Yunlin’s farmers demand new flood prevention budget

BIG PROBLEM::The county is one of the most flood-prone in the nation and farmers said their lands are often submerged, leaving them without an income

By Chris Wang  /  Staff reporter

Thu, Aug 29, 2013 - Page 3

Hundreds of farmers from Yunlin County and Democratic Progressive Party (DPP) politicians yesterday demanded that the government provide bigger flood-prevention budgets to resolve the perennial flood problem in the county.

Led by Yunlin County Commissioner Su Chih-fen (蘇治芬), the farmers asked the Control Yuan that the government immediately allocate a six-year, NT$60 billion (US$2 billion) flood-prevention budget, before staging a protest in front of the Executive Yuan in the scorching sun.

The budget would be crucial for flood-prone areas across the country after the eight-year, NT$80 billion flood-prevention program — which was approved by the DPP administration in 2006 — ends this year, Su said.

Typhoon Trami did not cause severe damage in Taiwan last week, but it was strong enough to submerge 900 hectares of farmland in the county’s Shueilin Township (水林), which means farmers in the area would have no income for the next four to six months, the commissioner said.

Yunlin is one of the poorest and most flood-impacted counties in the country.

After an hour-long discussion with Executive Yuan Secretary-General Chen Wei-zen (陳威仁), Su told the farmers that the government admitted that it was having problems allocating the budget due to the nation’s financial deficit.

The commissioner subsequently said she would from now on stage protests every time President Ma Ying-jeou (馬英九) set foot in Yunlin, since his administration decided to ignore the farmers’ request and regarded people in Yunlin as “second-class citizens.”

Su did not rule out organizing another protest in Taipei if the government failed to submit a substantial plan within a month.

She estimated that more than NT$250 billion in total would be needed to resolve the flood issue in her county.

DPP politicians who attended the protest condemned the Ma administration for betraying its pledge.

Former minister of economic affairs Shih Yen-hsiang (施顏祥) pledged a NT$60 billion project in the legislature, but the budget was not allocated in the central government’s budget plan for next year. Only slightly more than NT$1.4 billion had been allocated for flood prevention for the entire country, DPP caucus convener Ker Chien-ming (柯建銘) said.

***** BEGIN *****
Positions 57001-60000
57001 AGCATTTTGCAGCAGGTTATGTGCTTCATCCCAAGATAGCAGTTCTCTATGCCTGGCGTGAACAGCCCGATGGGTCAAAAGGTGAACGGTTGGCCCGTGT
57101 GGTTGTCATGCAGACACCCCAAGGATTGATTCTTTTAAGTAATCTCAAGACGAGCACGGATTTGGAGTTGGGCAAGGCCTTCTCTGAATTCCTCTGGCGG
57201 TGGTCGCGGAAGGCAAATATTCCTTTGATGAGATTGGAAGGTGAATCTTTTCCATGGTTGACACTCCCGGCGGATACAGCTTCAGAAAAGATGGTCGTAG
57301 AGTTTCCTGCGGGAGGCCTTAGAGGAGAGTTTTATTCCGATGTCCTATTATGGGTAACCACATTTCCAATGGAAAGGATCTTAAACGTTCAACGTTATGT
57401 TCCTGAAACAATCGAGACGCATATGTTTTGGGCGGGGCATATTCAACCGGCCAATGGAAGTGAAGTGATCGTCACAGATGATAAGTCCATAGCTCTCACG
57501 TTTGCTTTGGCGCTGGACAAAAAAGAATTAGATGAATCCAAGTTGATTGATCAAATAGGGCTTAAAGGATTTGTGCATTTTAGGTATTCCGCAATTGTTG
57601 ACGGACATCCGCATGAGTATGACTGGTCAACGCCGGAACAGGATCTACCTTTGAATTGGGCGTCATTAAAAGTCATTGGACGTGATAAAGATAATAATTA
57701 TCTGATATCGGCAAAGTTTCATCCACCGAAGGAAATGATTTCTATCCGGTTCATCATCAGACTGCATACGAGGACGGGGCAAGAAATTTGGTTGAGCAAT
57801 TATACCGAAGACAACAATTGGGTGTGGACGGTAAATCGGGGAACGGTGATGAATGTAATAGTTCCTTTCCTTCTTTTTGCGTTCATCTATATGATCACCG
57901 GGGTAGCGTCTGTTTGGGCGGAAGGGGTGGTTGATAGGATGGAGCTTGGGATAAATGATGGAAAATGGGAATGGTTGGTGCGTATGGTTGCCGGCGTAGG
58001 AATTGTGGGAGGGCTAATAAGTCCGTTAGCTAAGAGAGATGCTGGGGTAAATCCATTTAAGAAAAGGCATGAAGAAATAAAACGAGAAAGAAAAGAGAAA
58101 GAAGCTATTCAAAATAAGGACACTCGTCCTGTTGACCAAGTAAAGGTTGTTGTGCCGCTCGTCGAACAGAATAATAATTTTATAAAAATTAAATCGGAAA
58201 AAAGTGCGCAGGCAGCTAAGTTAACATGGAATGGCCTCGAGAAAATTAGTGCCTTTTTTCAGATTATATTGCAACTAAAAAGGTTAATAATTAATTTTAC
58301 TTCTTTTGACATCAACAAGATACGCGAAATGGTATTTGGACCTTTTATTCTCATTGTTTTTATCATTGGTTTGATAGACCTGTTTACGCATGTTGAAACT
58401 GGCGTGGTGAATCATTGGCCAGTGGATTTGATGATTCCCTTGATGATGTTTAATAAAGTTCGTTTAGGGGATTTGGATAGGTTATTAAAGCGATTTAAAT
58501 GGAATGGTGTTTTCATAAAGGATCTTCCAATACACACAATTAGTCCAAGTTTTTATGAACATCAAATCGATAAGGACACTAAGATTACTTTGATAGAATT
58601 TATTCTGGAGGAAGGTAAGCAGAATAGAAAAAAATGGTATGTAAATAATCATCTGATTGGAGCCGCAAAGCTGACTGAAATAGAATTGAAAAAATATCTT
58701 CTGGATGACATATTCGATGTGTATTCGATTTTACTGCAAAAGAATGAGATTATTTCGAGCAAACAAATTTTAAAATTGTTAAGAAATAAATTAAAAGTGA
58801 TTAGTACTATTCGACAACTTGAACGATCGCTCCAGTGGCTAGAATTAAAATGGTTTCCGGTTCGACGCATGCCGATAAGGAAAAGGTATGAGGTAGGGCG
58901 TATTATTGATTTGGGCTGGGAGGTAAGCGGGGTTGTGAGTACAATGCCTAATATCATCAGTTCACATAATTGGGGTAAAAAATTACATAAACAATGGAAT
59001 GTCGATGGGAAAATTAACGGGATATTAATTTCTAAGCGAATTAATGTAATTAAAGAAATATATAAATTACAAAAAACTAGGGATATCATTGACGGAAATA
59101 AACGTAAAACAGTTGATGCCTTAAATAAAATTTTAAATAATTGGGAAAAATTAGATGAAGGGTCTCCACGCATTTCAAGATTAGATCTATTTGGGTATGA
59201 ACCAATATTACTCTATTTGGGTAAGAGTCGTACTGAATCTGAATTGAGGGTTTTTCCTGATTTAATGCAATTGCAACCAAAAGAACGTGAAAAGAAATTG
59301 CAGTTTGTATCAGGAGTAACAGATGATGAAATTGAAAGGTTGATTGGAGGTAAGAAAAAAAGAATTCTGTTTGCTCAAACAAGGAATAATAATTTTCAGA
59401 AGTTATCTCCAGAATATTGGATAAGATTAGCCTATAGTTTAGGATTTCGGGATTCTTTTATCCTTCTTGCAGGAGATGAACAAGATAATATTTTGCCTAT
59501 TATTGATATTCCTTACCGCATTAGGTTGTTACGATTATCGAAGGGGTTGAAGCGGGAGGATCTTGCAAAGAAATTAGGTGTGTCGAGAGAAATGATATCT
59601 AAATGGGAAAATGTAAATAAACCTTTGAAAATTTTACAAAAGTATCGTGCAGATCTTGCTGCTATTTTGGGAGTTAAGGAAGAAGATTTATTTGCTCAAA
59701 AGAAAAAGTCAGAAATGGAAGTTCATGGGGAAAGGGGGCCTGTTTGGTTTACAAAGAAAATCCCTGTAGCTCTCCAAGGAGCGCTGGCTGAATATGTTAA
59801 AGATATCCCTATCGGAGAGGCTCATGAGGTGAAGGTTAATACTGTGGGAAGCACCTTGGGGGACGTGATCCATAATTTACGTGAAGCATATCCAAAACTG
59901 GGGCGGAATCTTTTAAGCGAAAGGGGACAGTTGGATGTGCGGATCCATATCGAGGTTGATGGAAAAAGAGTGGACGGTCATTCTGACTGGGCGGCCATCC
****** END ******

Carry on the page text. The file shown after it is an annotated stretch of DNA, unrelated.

As the DPP’s party primary for the Yunlin commissioner election next year was around the corner, three of the four candidates, including incumbent DPP lawmakers Liu Chien-kuo (劉建國) and Lee Ying-yuan (李應元), as well as former Keelung mayor Lee Chin-yung (李進勇), attended the protest.

“The government is responsible for protecting people’s safety and property, but the Executive Yuan has been burying its head in the sand, pretending that nothing had happened. Premier Jiang Yi-huah (江宜樺) should immediately take action to solve the plight,” Liu said.

Later on, Su, Ker and other petitioners sat down with Chen to discuss the matter.

In a press statement released later yesterday, Chen said he has demanded that a proposal to ensure continuity of flood-prevention efforts be sent to the Executive Yuan for a review by the Water Resources Agency within a month.

The agency was ordered to hold discussions with related agencies and local governments to identify priority flood-prone areas in each county and city, and to determine how the central government and each local government could work together to undertake follow-up flood control projects and share costs, Chen said.

Chen said that the Executive Yuan was very much concerned about inundation problems around the country, including in Yunlin County.

NT$80 billion has been used in projects undertaken by the agency to address flooding problems affecting a total of 500km2, he said, of which NT$8.309 billion, or 10.4 percent, has been spent in flood-prone areas in Yunlin County covering 95.7km2, he said.

Additional reporting by Shih Hsiu-chuan